Question: But that’s perhaps also down to the still relatively new American President!
Westerwelle: Yes, I’m quite certain that the American President has played a pivotal role here. You’re absolutely right to say so. And the German Government is very keen for his agenda to succeed, also in the field of disarmament. The outstanding speech he made in Prague, where he outlined his vision of “nuclear zero”, that’s to say a world free of nuclear weapons, has since borne tangible fruit. I’m thinking, for example, of the New Start Treaty, the disarmament treaty concluded between the US and Russia. And we’re pressing for this disarmament instrument to be ratified in both the US and Russia.
Question: Mr Westerwelle, let’s move on to Afghanistan, another main topic of discussion at the summit.The withdrawal of the Bundeswehr is to begin in 2012, you’ve again made that very clear.In which province should the Bundeswehr hand over responsibility to the Afghans first?
Our goal this weekend in Lisbon is to begin the regional handover of responsibility and to reach political agreement on this in 2011. In other words, we want several provinces – I won’t mention them by name – to be handed over next year. These should include one in northern Afghanistan, that’s to say within our area of responsibility. And once we’ve achieved sufficient progress in this sphere and if the security situation allows it – and our new Afghanistan Strategy should help create the right conditions – then in 2012 we intend to reduce our Bundeswehr contingent for the first time. That’s how we’re working towards the prospect of withdrawal. For complete responsibility for security is to be handed over to the Afghan Government in 2014. That doesn’t mean that we won’t need soldiers anymore, or that civil engagement will no longer be needed. But it does mean that we’re working towards the prospect of withdrawal – which has to happen. For everyone knows that in the long term this Afghanistan mission cannot be accomplished by military means. Rather, a political solution is needed. That really sums up the change in strategy this year in our Afghanistan policy.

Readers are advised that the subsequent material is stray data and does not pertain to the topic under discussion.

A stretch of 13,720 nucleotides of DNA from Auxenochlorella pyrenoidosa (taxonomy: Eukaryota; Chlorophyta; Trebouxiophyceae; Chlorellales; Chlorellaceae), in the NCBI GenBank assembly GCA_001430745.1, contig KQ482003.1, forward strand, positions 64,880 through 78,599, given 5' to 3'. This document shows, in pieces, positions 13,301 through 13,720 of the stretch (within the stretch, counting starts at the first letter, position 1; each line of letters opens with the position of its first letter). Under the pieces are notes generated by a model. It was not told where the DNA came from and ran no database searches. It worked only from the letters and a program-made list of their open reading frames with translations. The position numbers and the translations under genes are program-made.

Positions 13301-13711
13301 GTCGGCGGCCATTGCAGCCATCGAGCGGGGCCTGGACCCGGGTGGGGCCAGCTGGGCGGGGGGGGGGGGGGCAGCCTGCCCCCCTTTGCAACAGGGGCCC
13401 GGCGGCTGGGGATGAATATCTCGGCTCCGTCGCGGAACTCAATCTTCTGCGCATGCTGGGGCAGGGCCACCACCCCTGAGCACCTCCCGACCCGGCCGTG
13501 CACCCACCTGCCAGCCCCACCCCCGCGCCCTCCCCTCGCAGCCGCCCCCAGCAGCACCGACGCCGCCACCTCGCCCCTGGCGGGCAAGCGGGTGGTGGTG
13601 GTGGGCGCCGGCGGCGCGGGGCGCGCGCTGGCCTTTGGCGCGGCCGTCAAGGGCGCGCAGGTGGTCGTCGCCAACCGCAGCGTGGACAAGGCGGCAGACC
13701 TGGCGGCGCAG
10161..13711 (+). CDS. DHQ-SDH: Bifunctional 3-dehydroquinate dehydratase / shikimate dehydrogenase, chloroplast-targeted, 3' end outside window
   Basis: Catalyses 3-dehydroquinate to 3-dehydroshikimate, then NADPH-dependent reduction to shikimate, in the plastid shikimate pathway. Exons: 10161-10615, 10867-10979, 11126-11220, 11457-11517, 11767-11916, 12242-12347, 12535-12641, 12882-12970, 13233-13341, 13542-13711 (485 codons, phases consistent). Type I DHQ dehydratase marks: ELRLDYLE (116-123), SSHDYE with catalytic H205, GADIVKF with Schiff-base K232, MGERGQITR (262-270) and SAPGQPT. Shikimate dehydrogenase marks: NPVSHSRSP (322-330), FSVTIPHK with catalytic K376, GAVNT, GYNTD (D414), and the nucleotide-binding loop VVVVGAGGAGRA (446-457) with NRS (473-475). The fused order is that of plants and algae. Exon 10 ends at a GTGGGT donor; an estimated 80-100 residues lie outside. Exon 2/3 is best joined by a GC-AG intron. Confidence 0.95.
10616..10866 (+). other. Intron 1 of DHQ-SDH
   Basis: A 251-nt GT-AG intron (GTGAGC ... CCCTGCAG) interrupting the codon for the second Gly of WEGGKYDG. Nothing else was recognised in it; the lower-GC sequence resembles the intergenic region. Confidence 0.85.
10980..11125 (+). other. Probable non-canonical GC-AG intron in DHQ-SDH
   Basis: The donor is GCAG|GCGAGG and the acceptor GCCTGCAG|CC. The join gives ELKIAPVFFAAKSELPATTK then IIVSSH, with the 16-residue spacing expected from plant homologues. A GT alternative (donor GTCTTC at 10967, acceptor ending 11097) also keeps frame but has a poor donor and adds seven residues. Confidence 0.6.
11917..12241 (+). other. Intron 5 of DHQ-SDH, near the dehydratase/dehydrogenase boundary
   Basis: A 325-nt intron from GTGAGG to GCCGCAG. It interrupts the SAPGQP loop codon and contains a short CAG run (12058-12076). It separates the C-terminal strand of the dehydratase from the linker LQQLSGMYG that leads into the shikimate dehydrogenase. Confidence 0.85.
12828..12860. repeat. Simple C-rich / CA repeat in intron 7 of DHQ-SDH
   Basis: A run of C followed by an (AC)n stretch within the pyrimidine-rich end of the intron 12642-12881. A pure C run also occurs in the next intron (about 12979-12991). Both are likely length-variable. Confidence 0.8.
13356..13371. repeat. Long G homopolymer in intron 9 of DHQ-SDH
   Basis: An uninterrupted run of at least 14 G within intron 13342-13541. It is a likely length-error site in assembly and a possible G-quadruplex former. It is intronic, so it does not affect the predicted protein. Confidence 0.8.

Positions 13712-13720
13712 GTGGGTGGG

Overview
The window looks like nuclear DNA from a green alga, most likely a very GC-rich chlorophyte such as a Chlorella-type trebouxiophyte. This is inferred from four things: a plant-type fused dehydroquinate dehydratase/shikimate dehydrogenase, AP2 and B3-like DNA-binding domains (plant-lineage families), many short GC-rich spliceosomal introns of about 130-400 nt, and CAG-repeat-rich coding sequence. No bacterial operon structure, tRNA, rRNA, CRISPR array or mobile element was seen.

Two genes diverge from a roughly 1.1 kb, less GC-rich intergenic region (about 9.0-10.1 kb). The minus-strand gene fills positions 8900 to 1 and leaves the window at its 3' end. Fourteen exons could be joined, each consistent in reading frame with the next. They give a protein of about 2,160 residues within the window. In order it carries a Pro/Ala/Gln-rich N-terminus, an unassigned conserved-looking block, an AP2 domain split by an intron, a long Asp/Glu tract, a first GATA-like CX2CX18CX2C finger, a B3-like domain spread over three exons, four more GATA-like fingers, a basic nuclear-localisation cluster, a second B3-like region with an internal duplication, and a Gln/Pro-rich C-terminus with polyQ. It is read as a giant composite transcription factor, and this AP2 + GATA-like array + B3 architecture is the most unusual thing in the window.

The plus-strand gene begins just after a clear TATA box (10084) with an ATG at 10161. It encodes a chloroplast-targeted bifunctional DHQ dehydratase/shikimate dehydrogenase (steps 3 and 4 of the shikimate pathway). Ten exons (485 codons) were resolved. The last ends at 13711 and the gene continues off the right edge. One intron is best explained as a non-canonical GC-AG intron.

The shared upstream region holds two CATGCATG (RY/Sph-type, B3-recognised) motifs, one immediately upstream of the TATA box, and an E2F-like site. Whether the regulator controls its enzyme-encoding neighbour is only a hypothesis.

Question: Isn’t it time to admit that in many respects NATO has failed in Afghanistan?
It’s right that there are still a great many problems in Afghanistan. There have been setbacks as regards security. However, we can only get a true picture if we also acknowledge the progress made. After all, we’ve been able to foster stability in important areas. We also have to acknowledge the progress made in Afghan society. Major progress has been made, for example, when it comes to enabling women and girls to participate in community life. And safeguarding fundamental human rights is, of course, an integral part of our strategy for Afghanistan to take charge of its own security. That’s the way forward.
Question: Two German journalists are in an Iranian prison.They’ve been accused of spying and have been shown on Iranian television.What can you do for these men?
Westerwelle: We’re working tirelessly to ensure quick and regular consular access to the two Germans. We’ve now managed that for a second time. Nevertheless, the men’s situation remains very difficult. For example, during the more than 40 days since their arrest they haven’t had an opportunity to speak with a lawyer. Naturally, we won’t slacken in our efforts to help them. I expect Iran to comply with international law. In particular, this includes ensuring appropriate conditions of imprisonment. And I’ll be sending my Director-General for Near and Middle Eastern Affairs, Andreas Michaelis, to Iran for talks at the beginning of next week with this clear message. I myself have spoken to my Iranian counterpart on several occasions. Our aim is for the two men to return to Germany unharmed as quickly as possible.